In hindsight, before the advent of more targeted therapies (anti-angiogenic tyrosine kinase inhibitors, immune-checkpoint inhibitors), the systemic treatment of metastatic RCCs relied heavily on immunomodulatory cytokines, mainly Interferon (IFN) 1α. This cytokine has proven to be efficient in metastatic RCC therapeutic management, with a 15% overall response rate [59]. These therapeutic results derive from IFN1α’s anti-proliferative and anti-angiogenic effects within RCC tissue, as well as its modulatory cellular differentiation activity via growth factor cross-talk and transcriptional control over key cellular differentiation genes [59,60]. Interestingly, in a very recent murine model investigation, IFN 1α/β demonstrated a novel genomic photo-damage repair activity via NER gene induction and a protective effect against UVR-induced immuno-suppression [61]. Taking into account the findings of our current study, it may be the case that TDs have constituted an occult molecular therapeutic target in metastatic RCCs undergoing immunomodulatory cytokine treatment via IFN 1α-induced improvements in NER capabilities in TD-positive renal/RCC tissue.
Alternatively, beyond TD-induced immunosuppression, a more fundamental RCC carcinogenesis and progression model can be envisioned, resulting from persistent, unrepaired TDs, leading to direct TD-induced mutagenesis and subsequently activating proto-oncogenes and/or inactivating tumor suppressors. Genomic sequencing initiatives, such as The Cancer Genome Atlas (TCGA), have greatly accelerated the process of obtaining accurate genomic mapping for most cancers. So far, full RCC genome characterization has been achieved [62], and pathognomonic RCC signature mutations have been identified, mainly involving the VHL (52%) and PBRM1 (33%) genes [63]. Significantly mutated gene (SMG) clusters for each conventional RCC subtype have also been defined, with RCC signature mutations (in VHL and PBRM1), alongside other non-specific mutations in SETD2, KDM5C, PTEN, BAP1, MTOR, and TP53 [64], being the most relevant in predicting RCC outcomes. In fact, a comparative evaluation of RCC subtypes reported that, among the aforementioned SMGs, only TP53 and PTEN were seen in all conventional subtypes (ccRCC, pRCC, and chRCC), yet they maintained differential, RCC subtype-specific, prognostic value, i.e., TP53 mutation associated reduced survival rates for ccRCCs and pRCCs, whereas PTEN mutation only associated reduced survival rates for chRCCs [62].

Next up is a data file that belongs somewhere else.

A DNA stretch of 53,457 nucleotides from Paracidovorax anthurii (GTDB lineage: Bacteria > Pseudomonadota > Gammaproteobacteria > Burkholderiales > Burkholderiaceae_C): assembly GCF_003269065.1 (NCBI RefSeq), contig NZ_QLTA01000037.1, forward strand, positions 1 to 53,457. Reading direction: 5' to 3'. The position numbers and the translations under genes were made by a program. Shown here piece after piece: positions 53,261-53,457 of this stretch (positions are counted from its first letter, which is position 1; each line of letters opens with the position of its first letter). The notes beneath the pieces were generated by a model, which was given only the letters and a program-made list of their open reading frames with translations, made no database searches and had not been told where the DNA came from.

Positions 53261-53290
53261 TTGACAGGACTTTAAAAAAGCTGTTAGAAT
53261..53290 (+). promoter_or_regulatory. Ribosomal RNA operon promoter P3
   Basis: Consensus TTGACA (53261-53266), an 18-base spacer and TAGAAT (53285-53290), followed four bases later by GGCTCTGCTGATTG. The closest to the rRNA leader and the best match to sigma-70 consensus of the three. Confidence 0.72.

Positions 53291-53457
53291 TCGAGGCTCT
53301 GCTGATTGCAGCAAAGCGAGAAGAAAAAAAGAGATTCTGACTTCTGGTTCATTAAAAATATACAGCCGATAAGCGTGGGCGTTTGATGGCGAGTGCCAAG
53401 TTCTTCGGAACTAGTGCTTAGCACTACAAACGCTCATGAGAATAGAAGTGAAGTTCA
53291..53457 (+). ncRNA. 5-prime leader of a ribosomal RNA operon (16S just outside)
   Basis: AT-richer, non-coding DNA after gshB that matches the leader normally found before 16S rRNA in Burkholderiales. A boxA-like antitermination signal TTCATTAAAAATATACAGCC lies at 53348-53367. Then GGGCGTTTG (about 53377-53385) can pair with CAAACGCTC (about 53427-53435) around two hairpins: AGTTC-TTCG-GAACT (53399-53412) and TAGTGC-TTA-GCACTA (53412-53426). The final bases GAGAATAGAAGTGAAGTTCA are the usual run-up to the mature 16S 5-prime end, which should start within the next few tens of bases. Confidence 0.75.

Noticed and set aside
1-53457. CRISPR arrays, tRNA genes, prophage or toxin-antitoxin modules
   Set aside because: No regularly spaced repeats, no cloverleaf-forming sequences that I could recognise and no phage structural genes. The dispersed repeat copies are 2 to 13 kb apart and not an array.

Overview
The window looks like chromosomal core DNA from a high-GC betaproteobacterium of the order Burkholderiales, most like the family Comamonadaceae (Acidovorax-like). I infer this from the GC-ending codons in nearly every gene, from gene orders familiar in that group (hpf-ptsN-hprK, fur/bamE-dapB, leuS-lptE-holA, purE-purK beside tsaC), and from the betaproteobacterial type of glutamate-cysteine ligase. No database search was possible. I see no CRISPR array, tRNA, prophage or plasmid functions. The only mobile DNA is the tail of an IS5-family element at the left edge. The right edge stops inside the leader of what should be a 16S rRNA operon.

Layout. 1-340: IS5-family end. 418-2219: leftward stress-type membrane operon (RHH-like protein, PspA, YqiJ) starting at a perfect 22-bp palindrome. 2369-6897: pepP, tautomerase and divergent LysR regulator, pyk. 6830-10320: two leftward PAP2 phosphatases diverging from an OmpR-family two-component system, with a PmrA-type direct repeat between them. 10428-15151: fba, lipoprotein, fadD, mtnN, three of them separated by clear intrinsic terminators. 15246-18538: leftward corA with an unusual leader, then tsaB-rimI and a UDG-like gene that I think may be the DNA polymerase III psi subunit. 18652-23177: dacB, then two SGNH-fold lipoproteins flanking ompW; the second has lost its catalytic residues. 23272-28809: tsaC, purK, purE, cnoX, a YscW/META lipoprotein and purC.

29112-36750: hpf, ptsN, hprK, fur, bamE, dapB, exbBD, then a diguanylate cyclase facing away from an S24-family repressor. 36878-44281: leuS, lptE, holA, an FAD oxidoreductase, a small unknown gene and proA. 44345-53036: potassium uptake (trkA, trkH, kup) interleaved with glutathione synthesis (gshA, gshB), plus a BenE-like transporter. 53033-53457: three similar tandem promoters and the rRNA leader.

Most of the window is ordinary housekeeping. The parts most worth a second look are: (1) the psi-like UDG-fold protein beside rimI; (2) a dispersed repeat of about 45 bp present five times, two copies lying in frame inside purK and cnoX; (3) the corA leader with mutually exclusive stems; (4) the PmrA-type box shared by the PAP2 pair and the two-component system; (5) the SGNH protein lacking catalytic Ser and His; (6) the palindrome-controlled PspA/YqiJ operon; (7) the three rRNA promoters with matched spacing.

Furthermore, being a well-known tumor suppressor gene, normal wild-type TP53 transcriptional activity is essential for initiating adequate cellular defense responses against genomic injury. TP53 holds a central role in DNA stability maintenance via the transcriptional induction of p53 transcript-regulated genes involved in p53-dependent DNA repair mechanisms (mainly NER and base excision repair, as shown for UVR-induced, oxidative and non-oxidative DNA lesions, respectively [65,66]). Additionally, the normal p53 transcript sequence is also responsible for the modulation of cellular proliferation, with an inhibitory effect on neo-angiogenesis and multiple functions within the initiation of cell cycle arrest and cellular apoptosis [67,68]. Thus, taking into account the broad array of fundamental anti-proliferative mechanisms dependent on adequate TP53 transcription, the mutational inactivation of TP53 functionality will have a powerful carcinogenic effect by incapacitating DNA repair mechanisms and cellular apoptotic functions. Unsurprisingly, a plethora of mutant TP53-driven carcinogenesis models have been reported for various tumors of different cellular origins (mammary [69], gastric [70], colorectal [71], cervical [72], ovarian [63], oral [73], and hematological [74]), seeing as over 50% of all human tumors harbor a mutation within the TP53 gene [75,76].